1996: Advocated for legislation to increase victim safety through identification, prosecution, treatment, monitoring, and incarceration of sex offenders.
1998: Led efforts of Lifetime Supervision for Sex Offenders bill, providing the possibility of supervision of sex offenders by the justice system over the perpetrator's lifetime.
1999: Led efforts to pass legislation making the practice of Female Genital Mutilation (FGM) a child abuse crime in Colorado; in collaboration CDPHE, released the first statewide survey on the prevalence of sexual assault in Colorado.
2002: Led efforts to pass legislation extending Statute of Limitations for reporting childhood sexual abuse and requiring mandatory reporting of abuse for clergy; in collaboration CDPHE, launched the "Stimulate Conversation" Campaign on four Colorado college campuses. This web-based sexual assault prevention campaign, geared towards young men, addresses the confusion, concerns and challenges that suround questions of sexual consent. This program can be accessed at www.whynotask.org.
2003: Hosted the first Colorado statewide conference on sexual assault, entitled "Making Connections: Human Rights, Social Justice, and Prevention and Advocacy." The conference featured national speakers including Loretta Ross, Executive Director of the National Center for Human Rights Education; Jackson Katz, co-founder, Mentors in Violence Prevention Program, and foremost authority on sexual violence prevention programs for men; Dr. David Lisak, Professor of Psychology, University of Massachusetts, and expert on sex offender tactics; Marc LeBeau, Investigator with FBI and author of "Drug -Facilitated Sexual Assault: A Forensic Handbook"; and Bonnie Campbell, former director of the Violence Against Women Office in Washington, DC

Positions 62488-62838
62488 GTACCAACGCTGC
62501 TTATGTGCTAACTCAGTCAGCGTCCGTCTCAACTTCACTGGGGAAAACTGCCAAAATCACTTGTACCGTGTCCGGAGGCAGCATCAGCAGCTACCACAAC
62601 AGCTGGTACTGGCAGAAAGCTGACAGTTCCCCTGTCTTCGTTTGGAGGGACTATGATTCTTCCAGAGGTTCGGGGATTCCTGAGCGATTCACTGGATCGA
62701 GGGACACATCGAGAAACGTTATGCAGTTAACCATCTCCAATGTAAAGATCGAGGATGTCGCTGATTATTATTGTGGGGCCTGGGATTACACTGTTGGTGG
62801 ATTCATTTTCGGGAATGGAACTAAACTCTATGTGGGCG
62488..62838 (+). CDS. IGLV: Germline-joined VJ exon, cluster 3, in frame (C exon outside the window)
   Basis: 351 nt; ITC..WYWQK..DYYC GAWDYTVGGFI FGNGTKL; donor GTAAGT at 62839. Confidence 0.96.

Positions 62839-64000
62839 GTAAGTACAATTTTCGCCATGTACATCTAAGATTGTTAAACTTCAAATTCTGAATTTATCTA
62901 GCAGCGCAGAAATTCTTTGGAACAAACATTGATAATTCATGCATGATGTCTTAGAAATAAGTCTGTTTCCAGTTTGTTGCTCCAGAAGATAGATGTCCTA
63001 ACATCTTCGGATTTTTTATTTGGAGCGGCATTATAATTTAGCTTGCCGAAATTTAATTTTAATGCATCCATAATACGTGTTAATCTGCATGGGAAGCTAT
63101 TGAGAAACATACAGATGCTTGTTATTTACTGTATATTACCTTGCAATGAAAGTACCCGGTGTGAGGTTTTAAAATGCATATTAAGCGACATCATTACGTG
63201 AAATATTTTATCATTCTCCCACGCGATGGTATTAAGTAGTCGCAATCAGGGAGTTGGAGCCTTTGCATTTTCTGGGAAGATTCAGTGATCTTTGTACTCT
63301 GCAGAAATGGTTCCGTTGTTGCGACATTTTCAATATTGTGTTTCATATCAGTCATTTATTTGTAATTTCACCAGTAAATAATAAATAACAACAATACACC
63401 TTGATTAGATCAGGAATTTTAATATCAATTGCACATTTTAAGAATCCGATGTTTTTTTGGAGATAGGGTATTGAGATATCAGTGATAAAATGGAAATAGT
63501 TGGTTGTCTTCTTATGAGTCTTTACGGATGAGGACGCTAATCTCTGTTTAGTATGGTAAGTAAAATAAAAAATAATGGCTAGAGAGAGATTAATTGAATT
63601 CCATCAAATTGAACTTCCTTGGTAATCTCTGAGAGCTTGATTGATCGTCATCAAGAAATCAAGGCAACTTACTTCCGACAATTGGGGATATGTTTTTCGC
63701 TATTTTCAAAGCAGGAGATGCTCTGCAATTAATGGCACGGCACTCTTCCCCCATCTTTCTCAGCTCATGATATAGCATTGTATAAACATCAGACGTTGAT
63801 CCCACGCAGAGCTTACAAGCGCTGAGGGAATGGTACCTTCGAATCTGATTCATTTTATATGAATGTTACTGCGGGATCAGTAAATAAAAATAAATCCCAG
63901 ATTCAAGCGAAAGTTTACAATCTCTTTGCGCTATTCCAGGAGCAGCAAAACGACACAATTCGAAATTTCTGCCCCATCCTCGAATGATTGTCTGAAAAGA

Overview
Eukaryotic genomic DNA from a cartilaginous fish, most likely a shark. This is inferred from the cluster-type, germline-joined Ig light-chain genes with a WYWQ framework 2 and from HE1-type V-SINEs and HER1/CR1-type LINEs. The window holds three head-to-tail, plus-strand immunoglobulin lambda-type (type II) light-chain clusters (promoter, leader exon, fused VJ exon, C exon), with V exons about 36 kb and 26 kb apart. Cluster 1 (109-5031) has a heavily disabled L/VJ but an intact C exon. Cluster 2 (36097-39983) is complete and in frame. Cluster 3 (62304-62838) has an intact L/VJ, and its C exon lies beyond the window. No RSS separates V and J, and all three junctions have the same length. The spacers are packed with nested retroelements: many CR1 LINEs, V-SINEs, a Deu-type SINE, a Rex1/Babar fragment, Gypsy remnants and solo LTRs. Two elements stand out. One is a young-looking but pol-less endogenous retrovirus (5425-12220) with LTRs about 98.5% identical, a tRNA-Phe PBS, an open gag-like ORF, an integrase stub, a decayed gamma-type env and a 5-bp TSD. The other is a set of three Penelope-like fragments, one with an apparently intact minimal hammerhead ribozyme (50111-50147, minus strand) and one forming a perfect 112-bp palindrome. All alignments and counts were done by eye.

2009: Led efforts to pass legislation protecting advocate confidentiality for adult survivors of child sexual abuse.
2010: Led efforts to pass legislation re-authorizing Colorado's Sex Offender Management Board.